The communications industry is calling for organisations to stop using consumer-grade, free apps when handling sensitive or commercial information. For people with jobs where security is paramount, for example, journalists, humanitarians, activists or special services working in unfriendly regimes, a phone that has been hacked via an app could put life at risk. For others, the risk of individual’s private information or commercial data being accessed will damage an organisation’s brand integrity and share price. This comes after WhatsApp was recently targeted by cyber criminals.
Daniel Follenfant, Senior Manager Penetration Testing, Consulting Services NTT Security commented, “The hacking of WhatsApp’s messaging service is a classic example of a Buffer overflow attack.
Buffer overflows aren’t new, but you don’t often see them these days and this attack is particularly clever because it uses this flaw to gain access to a phone without the user even answering.
In its simplest form Buffer overflows are a way of writing code to an area of the application in memory that will then be executed. The WhatsApp exploitation resonates the classic but more sophisticated buffer flow attack. To carry this out the attacker had to deceive the receiver by making a call and then send the sending packets of data during the process of the call- once the packers transfer are complete; the packet execution forces what’s app internal buffer to overflow, overwriting the apps security and allows surveillance capability on encrypted chat, eaves drop on calls and microphone and control the camera.
There is nothing you can do about this; it is a design flaw and WhatsApp has quickly addressed the problem by releasing a patch for applications already running and the new versions do not appear to be susceptible.”
David Holman, Director at Armour Comms said; “This latest case of a serious vulnerability in a consumer-grade app highlights the dangers of using free apps, and that they are simply not robust enough for business. While such apps claim that they are secure because they are encrypted, there is so much more to security than just encryption. Encryption is rarely the weakest link, and therefore, unlikely to be targeted by hackers.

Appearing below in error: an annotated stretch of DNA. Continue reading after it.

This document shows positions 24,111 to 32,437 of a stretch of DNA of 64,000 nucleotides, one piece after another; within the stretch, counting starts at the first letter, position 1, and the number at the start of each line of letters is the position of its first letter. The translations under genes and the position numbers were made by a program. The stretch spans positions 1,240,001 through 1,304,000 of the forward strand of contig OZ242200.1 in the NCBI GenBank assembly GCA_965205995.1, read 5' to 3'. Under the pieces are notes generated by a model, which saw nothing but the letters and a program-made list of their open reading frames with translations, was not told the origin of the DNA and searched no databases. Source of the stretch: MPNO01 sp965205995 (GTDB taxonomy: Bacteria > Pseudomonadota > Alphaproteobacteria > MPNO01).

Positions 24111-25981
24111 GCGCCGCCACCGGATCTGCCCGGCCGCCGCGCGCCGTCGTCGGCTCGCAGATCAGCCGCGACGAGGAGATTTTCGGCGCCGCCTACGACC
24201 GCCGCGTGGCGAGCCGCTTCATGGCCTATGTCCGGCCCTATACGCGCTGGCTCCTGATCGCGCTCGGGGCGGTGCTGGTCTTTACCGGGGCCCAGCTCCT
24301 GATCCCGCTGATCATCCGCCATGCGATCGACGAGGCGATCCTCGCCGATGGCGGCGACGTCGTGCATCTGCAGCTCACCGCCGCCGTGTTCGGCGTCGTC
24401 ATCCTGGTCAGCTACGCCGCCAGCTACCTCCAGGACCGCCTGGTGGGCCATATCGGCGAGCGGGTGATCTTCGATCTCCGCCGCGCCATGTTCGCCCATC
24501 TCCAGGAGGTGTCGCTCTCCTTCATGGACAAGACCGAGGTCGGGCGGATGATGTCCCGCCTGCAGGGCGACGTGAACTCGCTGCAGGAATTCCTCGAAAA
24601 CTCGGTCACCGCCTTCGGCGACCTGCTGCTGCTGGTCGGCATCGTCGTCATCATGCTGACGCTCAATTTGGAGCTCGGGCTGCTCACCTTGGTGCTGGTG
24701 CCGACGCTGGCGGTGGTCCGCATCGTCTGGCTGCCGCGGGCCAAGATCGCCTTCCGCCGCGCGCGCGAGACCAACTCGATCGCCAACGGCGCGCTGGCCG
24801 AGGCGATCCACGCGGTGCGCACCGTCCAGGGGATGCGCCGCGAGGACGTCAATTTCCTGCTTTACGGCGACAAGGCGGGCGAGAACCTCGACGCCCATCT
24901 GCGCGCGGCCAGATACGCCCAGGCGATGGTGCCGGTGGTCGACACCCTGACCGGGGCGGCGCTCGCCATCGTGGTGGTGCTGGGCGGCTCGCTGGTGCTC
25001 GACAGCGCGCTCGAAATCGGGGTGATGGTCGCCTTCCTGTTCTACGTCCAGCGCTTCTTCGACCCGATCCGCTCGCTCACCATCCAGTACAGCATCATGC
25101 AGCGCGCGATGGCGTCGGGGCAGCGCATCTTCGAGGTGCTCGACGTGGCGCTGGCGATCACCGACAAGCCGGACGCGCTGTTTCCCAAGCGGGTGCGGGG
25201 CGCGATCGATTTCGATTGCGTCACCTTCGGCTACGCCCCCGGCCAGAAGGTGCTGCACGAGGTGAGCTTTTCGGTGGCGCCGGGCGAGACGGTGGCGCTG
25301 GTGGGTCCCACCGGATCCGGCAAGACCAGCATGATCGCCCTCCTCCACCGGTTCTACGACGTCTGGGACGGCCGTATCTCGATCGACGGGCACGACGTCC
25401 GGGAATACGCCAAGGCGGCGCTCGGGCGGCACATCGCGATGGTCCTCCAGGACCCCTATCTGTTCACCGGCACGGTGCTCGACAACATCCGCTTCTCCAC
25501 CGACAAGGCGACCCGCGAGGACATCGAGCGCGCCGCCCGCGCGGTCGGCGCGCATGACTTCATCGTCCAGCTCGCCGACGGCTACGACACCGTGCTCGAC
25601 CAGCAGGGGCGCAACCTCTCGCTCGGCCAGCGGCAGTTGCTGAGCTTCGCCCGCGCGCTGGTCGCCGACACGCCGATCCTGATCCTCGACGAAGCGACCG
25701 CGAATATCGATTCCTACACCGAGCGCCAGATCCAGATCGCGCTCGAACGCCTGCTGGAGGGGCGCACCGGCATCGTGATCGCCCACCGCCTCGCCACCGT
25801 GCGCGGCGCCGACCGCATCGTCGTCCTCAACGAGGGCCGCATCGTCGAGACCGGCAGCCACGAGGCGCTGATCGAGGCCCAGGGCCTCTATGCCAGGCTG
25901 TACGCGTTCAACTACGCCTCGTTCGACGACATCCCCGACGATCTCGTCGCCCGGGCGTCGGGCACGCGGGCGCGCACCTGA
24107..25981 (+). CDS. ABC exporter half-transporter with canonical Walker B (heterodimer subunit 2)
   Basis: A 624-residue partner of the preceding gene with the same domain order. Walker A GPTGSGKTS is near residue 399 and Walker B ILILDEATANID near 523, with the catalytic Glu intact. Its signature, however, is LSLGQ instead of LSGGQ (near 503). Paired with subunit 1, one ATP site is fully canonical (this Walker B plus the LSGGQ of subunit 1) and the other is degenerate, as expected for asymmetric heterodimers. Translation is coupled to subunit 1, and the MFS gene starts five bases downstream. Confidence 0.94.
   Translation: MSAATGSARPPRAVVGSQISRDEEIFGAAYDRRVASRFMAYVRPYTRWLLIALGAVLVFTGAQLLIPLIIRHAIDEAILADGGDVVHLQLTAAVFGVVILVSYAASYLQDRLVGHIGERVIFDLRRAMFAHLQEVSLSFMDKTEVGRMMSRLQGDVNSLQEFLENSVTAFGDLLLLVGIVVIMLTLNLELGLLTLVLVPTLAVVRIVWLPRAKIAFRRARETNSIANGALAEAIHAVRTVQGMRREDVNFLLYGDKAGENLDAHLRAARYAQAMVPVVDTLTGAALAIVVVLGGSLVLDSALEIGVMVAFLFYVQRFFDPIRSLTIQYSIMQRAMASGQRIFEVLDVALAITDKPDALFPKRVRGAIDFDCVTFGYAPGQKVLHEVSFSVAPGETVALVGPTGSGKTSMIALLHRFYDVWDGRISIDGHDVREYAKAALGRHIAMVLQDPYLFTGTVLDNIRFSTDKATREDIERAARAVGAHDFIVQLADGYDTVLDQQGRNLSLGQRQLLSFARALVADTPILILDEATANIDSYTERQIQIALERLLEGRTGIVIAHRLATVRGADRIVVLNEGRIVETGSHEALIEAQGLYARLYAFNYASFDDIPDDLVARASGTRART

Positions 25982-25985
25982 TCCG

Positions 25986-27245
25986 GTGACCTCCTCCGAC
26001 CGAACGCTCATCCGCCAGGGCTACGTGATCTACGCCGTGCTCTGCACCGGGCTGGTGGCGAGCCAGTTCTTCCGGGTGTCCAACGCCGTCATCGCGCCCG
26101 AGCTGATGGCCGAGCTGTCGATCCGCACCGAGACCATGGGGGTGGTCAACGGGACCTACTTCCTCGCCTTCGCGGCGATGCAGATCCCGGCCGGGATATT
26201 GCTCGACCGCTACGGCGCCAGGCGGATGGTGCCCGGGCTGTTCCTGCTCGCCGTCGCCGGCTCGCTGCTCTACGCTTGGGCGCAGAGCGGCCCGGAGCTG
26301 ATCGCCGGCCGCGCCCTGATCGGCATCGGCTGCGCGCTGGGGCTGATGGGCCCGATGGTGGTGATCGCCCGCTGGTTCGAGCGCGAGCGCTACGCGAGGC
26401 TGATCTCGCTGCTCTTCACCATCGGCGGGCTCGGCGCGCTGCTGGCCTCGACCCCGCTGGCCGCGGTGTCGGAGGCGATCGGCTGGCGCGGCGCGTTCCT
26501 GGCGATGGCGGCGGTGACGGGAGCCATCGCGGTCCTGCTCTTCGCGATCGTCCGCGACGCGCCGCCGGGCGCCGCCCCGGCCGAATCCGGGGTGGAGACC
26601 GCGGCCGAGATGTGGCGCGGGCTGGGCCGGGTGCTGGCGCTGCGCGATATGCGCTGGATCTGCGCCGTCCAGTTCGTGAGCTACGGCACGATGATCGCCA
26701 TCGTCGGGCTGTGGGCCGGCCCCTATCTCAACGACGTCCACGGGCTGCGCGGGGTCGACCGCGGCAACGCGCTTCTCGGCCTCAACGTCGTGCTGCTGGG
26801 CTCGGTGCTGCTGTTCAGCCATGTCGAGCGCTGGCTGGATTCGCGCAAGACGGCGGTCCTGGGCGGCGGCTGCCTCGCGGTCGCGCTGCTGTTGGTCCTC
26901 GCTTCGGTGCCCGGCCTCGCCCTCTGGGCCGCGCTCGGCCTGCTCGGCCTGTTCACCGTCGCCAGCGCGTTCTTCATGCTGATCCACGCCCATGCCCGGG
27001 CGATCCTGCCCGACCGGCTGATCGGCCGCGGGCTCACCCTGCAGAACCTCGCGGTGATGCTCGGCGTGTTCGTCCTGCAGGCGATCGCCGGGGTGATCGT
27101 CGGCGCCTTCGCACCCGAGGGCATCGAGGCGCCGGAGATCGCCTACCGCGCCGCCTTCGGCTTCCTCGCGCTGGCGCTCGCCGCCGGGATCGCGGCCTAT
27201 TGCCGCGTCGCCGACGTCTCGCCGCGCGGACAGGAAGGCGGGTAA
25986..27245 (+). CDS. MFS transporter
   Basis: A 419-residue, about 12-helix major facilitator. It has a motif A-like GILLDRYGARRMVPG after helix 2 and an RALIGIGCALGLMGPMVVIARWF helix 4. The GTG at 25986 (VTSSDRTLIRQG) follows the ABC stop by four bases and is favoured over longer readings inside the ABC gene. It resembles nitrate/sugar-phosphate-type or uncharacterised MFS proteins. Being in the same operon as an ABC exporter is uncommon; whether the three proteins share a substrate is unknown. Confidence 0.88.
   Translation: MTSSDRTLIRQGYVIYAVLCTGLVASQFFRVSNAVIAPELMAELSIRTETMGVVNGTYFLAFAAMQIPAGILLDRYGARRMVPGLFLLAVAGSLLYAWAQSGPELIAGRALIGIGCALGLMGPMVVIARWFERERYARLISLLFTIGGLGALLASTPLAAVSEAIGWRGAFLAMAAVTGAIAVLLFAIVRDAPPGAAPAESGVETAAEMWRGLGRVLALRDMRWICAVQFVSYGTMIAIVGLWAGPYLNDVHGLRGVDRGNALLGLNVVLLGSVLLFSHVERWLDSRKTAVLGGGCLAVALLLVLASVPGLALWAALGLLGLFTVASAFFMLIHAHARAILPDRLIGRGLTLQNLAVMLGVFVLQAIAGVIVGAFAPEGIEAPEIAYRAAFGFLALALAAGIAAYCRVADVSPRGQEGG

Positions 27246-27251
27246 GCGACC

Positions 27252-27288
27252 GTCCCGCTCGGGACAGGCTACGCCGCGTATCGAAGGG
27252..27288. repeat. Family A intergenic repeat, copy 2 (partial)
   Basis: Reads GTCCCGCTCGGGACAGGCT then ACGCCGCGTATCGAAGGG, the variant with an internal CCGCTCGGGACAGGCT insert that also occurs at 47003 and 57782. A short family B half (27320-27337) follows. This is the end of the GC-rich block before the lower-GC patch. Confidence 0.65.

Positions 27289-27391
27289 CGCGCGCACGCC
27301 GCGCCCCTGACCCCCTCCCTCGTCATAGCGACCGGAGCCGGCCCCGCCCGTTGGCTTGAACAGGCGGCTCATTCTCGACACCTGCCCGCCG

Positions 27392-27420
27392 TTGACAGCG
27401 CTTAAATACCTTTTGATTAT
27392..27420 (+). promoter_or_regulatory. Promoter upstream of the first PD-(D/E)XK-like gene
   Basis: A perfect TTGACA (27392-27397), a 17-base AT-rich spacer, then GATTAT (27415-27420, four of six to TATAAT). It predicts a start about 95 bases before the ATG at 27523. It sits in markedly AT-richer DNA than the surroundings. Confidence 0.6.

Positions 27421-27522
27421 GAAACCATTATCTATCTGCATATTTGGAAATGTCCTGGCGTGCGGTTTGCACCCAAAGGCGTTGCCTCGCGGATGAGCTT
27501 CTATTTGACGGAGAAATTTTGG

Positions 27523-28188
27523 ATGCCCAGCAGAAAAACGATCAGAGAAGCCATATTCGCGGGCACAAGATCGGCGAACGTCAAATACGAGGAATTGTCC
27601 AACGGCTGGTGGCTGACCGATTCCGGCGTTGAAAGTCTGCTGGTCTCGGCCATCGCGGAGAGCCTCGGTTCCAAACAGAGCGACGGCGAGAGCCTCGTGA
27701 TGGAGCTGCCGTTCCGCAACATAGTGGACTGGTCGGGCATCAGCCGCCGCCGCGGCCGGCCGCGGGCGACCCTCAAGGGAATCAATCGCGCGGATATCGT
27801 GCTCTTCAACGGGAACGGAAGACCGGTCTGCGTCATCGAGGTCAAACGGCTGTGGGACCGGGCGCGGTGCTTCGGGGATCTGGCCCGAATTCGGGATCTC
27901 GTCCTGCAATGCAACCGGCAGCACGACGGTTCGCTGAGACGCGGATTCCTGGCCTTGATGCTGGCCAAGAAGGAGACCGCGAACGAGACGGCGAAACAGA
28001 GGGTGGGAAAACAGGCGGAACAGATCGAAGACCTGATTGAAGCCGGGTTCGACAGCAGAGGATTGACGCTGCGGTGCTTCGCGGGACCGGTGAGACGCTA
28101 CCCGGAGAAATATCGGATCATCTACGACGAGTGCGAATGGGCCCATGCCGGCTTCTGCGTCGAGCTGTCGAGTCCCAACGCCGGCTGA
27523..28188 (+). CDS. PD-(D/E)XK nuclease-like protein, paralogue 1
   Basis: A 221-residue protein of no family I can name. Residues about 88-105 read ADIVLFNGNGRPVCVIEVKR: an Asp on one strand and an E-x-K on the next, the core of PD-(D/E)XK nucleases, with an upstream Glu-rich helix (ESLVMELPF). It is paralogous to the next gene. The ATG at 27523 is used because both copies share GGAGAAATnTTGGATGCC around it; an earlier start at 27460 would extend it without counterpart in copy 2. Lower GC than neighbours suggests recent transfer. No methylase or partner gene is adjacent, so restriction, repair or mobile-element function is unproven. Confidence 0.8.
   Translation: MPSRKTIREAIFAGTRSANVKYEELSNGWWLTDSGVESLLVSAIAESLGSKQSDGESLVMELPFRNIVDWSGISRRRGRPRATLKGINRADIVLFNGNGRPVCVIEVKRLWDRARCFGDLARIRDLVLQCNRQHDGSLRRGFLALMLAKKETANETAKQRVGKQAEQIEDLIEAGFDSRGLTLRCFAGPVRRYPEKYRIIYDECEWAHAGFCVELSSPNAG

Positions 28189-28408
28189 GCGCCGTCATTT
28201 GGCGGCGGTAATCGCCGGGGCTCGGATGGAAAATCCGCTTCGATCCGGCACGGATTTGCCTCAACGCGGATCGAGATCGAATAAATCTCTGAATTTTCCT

“While this particular exploit may have been to target people with specific jobs, there are various other everyday hacks that can be executed relatively easily by low level criminals against these types of product that put users’ data at risk. Breaches of GDPR are a risk to every type of business and come with significant fines.”
In 2018, German automotive supplier Continental AG banned its workers from using the messenger services WhatsApp and Snapchat on company phones, due to concerns about GDPR compliance and general security.
Holman continued; “These free apps proliferate by stealth through organisations, unless firms take positive action, like in the case of Continental AG last year. There are enterprise-grade apps available that provide the same convenient user experience of consumer grade apps, while keeping the user in control of their data and metadata. Some of these apps, like Armour Mobile, have been certified by the National Cyber Security Centre (NCSC), so users can be confident that the software is secure by design.”
Dan Boddington, Systems Engineer, StarLeaf commented “The latest WhatsApp exploit is an extremely severe security hole. Despite instant messaging becoming a growing part of our culture of communication, social platforms are often unwisely used for the businesses. This example clearly demonstrates that there are many organisations aggressively hunting for flaws in consumer applications for commercial gain and for use by third parties. Consumer apps are not designed for business usage. Therefore, it is the responsibility of every employee to only adopt the right solutions to minimise risk and protect users’ data (company & customer). Secure messaging specifically engineered for the enterprise enables a more mobilised workforce to meet and message more effectively, as well as remain data compliant.”
These issues are discussed at length in a recent episode of Comms Business Live where WhatsApp was referred to as a “Time bomb” for businesses. You can see that episode below.
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